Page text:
Why I Revised My Top Writing Habit

 

Hey All!

If you checked in with this blog anytime within the last two years, you’ll probably remember reading about my WIP, “Moorhouse,” as well as my “Painted Veil” serial novella(or maybe not, you probably have better things to meditate on than my on-going writing saga;)) Anyways, on the oft chance that you were wondering how they are going, both are going well. They’re going, anyways. Now I bet you’re thinking, “Okay, Emily, that’s great. But then where are the goods?” Valid question. My answer would be that while both projects are going well, it’s also more that they’re going how they should be.

This year has been a very exciting, weird, emotional one for me, and one I won’t forget any day soon. There’s been good things (university graduation, a temporary research assistant/co-author gig, a children’s literature scholarship, starting an ESL Teacher’s Certificate, acceptance from two graduate schools, accepting one, and the promise of a teaching assistant job once I’m there), bad things (consistent vandalism of our house by neighbourhood twerps, house renos ;, used up all my ferritin stores and was threatened with a blood transfusion if the iron levels didn’t go up (they did)) and some things that I didn’t want to happen, but ended up “okay” (being called for jury duty, making lots of decisions, etc.) Bottom line of all of this, is that after going through a lot and decluttering the old, and saying goodbye to a lot of things, I felt a bit stuck (like “where now?”), and I was ready for something new. So I put both ‘Moorhouse” and “Painted Veil” on hiatus. I’m definitely returning to them, but for now, I decided to work on something else, which happened to come completely out of nowhere. It’s going REALLY well (like 90 pages in less than a month well), and is top secret (for now), but I wanted to share how I had to break my top writing habit to get there.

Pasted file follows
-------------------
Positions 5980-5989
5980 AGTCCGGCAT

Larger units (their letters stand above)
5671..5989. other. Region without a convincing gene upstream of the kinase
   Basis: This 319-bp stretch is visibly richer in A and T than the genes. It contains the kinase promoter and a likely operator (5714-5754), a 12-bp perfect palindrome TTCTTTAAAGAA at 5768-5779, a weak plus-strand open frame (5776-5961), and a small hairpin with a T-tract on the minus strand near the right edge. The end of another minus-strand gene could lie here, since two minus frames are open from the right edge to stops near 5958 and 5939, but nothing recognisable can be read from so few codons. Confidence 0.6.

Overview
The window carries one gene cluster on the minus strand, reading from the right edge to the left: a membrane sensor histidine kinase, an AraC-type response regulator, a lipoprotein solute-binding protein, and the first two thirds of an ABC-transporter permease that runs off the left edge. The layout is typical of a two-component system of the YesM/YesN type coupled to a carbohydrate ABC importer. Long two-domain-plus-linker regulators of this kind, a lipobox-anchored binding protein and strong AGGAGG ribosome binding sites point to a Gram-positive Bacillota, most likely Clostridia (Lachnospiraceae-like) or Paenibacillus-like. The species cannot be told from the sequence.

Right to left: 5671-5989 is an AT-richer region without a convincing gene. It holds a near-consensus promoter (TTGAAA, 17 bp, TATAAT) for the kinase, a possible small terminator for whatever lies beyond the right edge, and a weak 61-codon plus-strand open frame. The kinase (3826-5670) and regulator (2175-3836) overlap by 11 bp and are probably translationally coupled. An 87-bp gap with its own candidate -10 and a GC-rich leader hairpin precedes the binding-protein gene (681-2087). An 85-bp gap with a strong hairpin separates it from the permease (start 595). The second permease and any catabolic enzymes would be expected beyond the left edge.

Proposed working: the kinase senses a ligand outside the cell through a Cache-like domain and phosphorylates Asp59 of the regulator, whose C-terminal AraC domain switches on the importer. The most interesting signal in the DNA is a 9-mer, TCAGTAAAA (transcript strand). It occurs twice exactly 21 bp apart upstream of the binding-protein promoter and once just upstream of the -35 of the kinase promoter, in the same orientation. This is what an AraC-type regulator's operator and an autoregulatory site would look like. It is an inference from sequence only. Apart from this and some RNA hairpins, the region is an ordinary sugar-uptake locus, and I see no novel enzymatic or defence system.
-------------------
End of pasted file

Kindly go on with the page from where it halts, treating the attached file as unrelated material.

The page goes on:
I was totally promoting the practice of writing out of order, rather than chronologically, a couple of years back with “Moorhouse,” and with good reason. At the time, it worked for me, and yes, it still does. However, it has it’s drawbacks, like any admirable habit. See, the thing with habits, is that they can really work for you, or they can bring out your less admirable traits. For me, writing scenes that I was most passionate about first and worrying about the more boring or tricky ones later helped me to get really vivid emotion and description into some of my scenes, and also accomplish a lot fast. Yay, no writer’s block! But “M.H.” is a very complicated fantasy novel that also has individual histories, family trees, relationship things, etc. So, for someone who loves to edit others’ work, but strongly dislikes going through that process with her own, this book was a painful nightmare to revise in second draft.

Personally, I’m thinking that the reason the idea of writing out of order stopped working is because it’s very short-term gratification. It’s kind of like if you met someone and two minutes later, was convinced that they were the one for you. Maybe you’d kiss in the rain like in some lame Nicholas Sparks-esque movie. And maybe you’d only ever those parts of your life, anything else blocked off; no conversation, no messy bits, no non-perfect moments. That’s what writing out of order was like for me. You get these really good bits here and there, but the in-between can feel very disconnected and shallow, at least for me. By doing this, I got to some of my destinations, but there was no journey, no lessons along the way, less character development (some, but not much). One thing I’ve learnt from reverting back to being a chronological writer, is to let go of perfection and to just write through the hard bits. Some of them are not fun, but half of the deliciousness of writing isn’t just getting to the ending, but learning more about your characters, letting things grow and build, having anticipation of what comes up next. Pride and Prejudice wouldn’t be as fun if Mr. Darcy and Elizabeth actually got together right away, after all…

What about you? What writing habits do you need to break? Let me know in the comments below!

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